About 65% to 70% of melanomas harbor a mutation in v-raf murine sarcoma viral oncogene homolog B1 (BRAF) that causes the steady-state activation of extracellular signal-regulated kinase (ERK). We sought to investigate the efficacy of PLX4032 (BRAF inhibitor) to identify patterns/predictors of response/resistance and to study the effects of BRAF in melanoma.
Well-characterized melanoma cell lines, including several with acquired drug resistance, were exposed to PLX4032. Growth inhibition, phosphosignaling, cell cycle, apoptosis, and gene expression analyses were performed before and after exposure to drug.
Using a growth-adjusted inhibitory concentration of 50% cutoff of 1 µM, 13 of 35 cell lines were sensitive to PLX4032, 16 resistant, and 6 intermediate (37%, 46%, and 17% respectively). PLX4032 caused growth inhibition, G0/G1 arrest, and restored apoptosis in the sensitive cell lines. A BRAF mutation predicted for but did not guarantee a response, whereas a neuroblastoma RAS viral oncogene homolog mutation or wild-type BRAF conferred resistance. Cells with concurrent BRAF mutations and melanocortin 1 receptor germ line variants and/or a more differentiated melanocyte genotype had a preferential response. Acquired PLX4032 resistance reestablishes ERK signaling, promotes a nonmelanocytic genotype, and is associated with an increase in the gene expression of certain metallothioneins and mediators of angiogenesis.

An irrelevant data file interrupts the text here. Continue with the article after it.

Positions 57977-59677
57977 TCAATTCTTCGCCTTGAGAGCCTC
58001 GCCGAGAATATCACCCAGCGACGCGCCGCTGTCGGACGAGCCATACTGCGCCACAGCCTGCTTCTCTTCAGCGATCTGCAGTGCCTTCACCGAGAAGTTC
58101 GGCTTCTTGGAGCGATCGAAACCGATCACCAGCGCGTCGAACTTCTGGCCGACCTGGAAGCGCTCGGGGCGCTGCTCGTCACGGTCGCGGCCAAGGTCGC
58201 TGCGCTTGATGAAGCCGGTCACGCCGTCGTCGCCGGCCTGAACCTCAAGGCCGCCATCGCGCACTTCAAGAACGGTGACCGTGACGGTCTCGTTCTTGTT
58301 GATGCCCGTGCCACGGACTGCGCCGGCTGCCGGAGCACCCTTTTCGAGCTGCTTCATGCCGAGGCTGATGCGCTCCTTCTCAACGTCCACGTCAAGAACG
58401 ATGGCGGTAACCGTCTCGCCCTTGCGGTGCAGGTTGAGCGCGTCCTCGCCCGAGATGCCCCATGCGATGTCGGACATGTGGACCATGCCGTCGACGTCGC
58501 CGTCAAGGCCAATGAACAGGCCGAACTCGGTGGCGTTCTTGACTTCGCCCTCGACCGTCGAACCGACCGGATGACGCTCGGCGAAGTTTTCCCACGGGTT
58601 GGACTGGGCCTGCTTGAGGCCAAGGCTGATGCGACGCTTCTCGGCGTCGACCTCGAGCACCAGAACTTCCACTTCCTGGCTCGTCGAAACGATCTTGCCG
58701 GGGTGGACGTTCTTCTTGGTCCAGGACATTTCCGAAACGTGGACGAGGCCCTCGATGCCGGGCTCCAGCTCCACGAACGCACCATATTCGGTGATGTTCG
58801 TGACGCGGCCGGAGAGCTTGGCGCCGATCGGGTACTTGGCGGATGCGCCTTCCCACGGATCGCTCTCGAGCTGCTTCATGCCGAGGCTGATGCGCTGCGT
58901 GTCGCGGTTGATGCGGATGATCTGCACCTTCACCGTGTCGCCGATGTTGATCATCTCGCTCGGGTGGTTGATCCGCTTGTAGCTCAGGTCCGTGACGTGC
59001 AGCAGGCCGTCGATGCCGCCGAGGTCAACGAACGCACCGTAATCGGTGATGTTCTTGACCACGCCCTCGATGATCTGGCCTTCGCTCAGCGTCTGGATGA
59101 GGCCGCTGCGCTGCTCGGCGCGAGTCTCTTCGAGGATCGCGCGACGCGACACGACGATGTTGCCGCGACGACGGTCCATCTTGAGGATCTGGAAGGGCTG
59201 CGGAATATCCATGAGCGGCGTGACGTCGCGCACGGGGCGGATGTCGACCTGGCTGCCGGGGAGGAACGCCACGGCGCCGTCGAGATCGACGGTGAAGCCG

PLX4032 has robust activity in BRAF mutated melanoma. The preclinical use of this molecule identifies criteria for its proper clinical application, describes patterns of and reasons for response/resistance, and affords insight into the role of a BRAF mutation in melanoma.